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High school lobbyists ‘thrilled’ as Winnipeg unanimously supports ban on nuclear weapons, 

CBC News · Jun 27, 2021 Two Winnipeg high school students are “thrilled” after their campaign to get the city’s support for a ban on nuclear weapons got council’s unanimous backing.

“We were both thrilled because this is months and months of work,” Avinashpall Singh said of Thursday’s vote.

Singh and classmate Rooj Ali started working in March toward their goal of getting the City of Winnipeg’s support for the United Nations Treaty on the Prohibition of Nuclear Weapons as part of the youth-led International Campaign to Abolish Nuclear Weapons Cities Appeal.

High school lobbyists ‘thrilled’ as Winnipeg unanimously supports ban on nuclear weapons, 

City joins 14 others across Canada in backing UN Treaty on the Prohibition of Nuclear Weapons  https://www.cbc.ca/news/canada/manitoba/winnipeg-city-council-supports-nuclear-ban-unanimously-1.6082203

CBC News · Jun 27, 2021 Two Winnipeg high school students are “thrilled” after their campaign to get the city’s support for a ban on nuclear weapons got council’s unanimous backing.

“We were both thrilled because this is months and months of work,” Avinashpall Singh said of Thursday’s vote.

Singh and classmate Rooj Ali started working in March toward their goal of getting the City of Winnipeg’s support for the United Nations Treaty on the Prohibition of Nuclear Weapons as part of the youth-led International Campaign to Abolish Nuclear Weapons Cities Appeal.

That campaign looks to gain support at a municipal level for the first legally binding international agreement to ban nuclear weapons.

They got endorsements from organizations including the Canadian Museum for Human Rights, the Rotary Club of Winnipeg and Manitoba’s Mennonite Central Committee, and gave presentations to city committees and councillors across Winnipeg — all while balancing homework and other commitments at River East Collegiate.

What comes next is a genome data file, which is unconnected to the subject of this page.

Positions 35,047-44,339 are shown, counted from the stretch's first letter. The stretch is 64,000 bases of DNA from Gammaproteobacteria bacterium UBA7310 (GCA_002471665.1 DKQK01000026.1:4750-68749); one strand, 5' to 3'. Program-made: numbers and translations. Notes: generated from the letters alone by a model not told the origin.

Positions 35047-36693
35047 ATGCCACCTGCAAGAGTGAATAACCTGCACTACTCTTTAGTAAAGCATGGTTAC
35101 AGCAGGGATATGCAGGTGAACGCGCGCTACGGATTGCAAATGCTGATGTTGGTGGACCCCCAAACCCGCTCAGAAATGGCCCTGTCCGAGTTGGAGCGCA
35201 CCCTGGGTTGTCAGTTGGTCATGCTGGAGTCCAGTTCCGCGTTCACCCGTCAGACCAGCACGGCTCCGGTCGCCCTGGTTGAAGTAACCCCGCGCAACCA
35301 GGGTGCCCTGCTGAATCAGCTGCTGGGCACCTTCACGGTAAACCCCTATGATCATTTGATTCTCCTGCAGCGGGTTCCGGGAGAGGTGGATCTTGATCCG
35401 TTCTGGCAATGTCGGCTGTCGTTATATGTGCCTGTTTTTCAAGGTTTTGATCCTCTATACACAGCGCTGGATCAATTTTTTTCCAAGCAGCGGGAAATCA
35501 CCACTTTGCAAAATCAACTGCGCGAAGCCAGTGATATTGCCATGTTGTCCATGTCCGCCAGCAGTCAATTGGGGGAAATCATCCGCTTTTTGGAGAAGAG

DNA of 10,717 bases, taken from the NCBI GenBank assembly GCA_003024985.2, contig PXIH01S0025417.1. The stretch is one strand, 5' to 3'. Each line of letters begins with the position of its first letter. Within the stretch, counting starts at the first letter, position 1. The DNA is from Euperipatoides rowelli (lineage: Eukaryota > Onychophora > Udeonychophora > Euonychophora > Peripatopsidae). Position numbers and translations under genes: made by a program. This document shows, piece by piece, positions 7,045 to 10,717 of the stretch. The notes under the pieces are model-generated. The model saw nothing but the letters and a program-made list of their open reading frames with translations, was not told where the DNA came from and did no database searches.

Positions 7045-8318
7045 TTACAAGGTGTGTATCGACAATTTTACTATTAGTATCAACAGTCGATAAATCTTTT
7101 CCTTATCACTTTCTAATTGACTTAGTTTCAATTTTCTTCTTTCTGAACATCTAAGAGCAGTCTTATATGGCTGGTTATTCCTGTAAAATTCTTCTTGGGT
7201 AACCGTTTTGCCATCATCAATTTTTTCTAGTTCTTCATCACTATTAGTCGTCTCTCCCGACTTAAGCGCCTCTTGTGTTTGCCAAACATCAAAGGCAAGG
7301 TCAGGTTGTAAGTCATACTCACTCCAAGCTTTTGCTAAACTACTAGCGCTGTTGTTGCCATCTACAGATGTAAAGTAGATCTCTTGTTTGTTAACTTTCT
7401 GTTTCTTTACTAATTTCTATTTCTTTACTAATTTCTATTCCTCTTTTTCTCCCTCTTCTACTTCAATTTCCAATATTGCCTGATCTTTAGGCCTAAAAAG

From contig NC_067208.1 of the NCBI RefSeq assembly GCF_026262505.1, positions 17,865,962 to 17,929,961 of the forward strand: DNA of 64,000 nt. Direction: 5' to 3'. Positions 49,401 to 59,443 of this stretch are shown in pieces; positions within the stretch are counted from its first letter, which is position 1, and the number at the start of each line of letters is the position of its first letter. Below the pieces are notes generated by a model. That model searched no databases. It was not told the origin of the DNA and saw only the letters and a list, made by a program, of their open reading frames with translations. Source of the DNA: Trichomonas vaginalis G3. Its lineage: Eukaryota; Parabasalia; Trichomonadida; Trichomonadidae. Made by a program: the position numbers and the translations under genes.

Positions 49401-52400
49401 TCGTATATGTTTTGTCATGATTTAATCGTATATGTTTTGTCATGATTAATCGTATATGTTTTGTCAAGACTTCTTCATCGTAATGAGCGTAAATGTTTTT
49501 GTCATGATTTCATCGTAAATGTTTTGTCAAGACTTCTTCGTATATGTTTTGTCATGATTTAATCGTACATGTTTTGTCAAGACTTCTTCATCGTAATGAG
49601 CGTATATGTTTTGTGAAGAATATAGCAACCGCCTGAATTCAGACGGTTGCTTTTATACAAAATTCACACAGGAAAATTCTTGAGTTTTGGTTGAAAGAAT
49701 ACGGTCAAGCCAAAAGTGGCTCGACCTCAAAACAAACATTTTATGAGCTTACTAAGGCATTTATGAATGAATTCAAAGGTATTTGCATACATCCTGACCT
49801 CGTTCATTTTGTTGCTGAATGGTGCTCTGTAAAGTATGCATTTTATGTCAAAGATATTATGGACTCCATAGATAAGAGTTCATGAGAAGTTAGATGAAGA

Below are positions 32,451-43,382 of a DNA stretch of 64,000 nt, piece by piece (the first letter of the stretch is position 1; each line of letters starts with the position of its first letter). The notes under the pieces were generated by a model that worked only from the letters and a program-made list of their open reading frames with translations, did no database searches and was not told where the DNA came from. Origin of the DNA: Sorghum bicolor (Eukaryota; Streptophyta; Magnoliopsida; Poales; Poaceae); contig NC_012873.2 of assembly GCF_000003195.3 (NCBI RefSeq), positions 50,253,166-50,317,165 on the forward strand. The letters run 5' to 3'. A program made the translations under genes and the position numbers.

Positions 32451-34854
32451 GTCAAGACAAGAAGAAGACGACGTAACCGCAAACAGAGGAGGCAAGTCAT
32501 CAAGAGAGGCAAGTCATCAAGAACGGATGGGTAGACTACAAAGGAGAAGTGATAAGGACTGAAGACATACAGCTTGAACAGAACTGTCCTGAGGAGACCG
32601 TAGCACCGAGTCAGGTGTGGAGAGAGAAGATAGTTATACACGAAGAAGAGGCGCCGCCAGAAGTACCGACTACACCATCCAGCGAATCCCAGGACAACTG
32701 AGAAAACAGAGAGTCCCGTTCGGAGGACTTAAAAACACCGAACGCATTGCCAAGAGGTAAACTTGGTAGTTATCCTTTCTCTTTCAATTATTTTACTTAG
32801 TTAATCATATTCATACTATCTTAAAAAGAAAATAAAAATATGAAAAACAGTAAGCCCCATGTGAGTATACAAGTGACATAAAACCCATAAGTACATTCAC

It’s a cause the students have been working on for years, they told CBC’s Weekend Morning Show host Stephanie Cram on Sunday.

“This cause is incredibly important for us because, among other things that our generation will be inheriting, it will still be a world still full of nuclear weapons. And so we aren’t going to stay silent as this happens,” Singh said.

“I think by far the most important reason is that [a nuclear incident] doesn’t have to be with intent. It could also be through an accident that something catastrophic could happen. And so [if we’re] trying to eliminate that risk totally, disarmament is the only guarantee toward that. No other solution exists.”

Ali says she hopes their achievement with city council inspires other young people to get involved in issues that matter to them.

“No cause or activism work is too impossible to achieve,” Ali said.

“The key to making change is to start. And we started this not knowing where it could end up, but we took it so far and we’re so happy for that.”

The move means Winnipeg joins 14 other Canadian cities, including Toronto, Vancouver and Montreal, in support of the nuclear weapons prohibition treaty, the campaign’s website says.

However, while Canada has said it’s committed to nuclear disarmament, it has so far not signed the UN treaty.

Ali says that’s why getting Winnipeg’s support felt like such a win — it added one more city to the list of those willing to go on the record that it stands in support of the ban, and potentially sends a message to Ottawa.

“Not one city is going to make a difference,” she said.

“But when more cities do it — especially here in Canada, as Winnipeg joins the list — then hopefully we can turn that conversation up to the national level and make this a priority, because right now it’s not as discussed as it should be and that needs to change.”

The biggest issue is still awareness, so Ali and Singh’s work isn’t done yet. Next, they say they plan to take the campaign to other cities and municipalities in Manitoba and Canada. 

June 28, 2021 - Posted by | Canada, weapons and war

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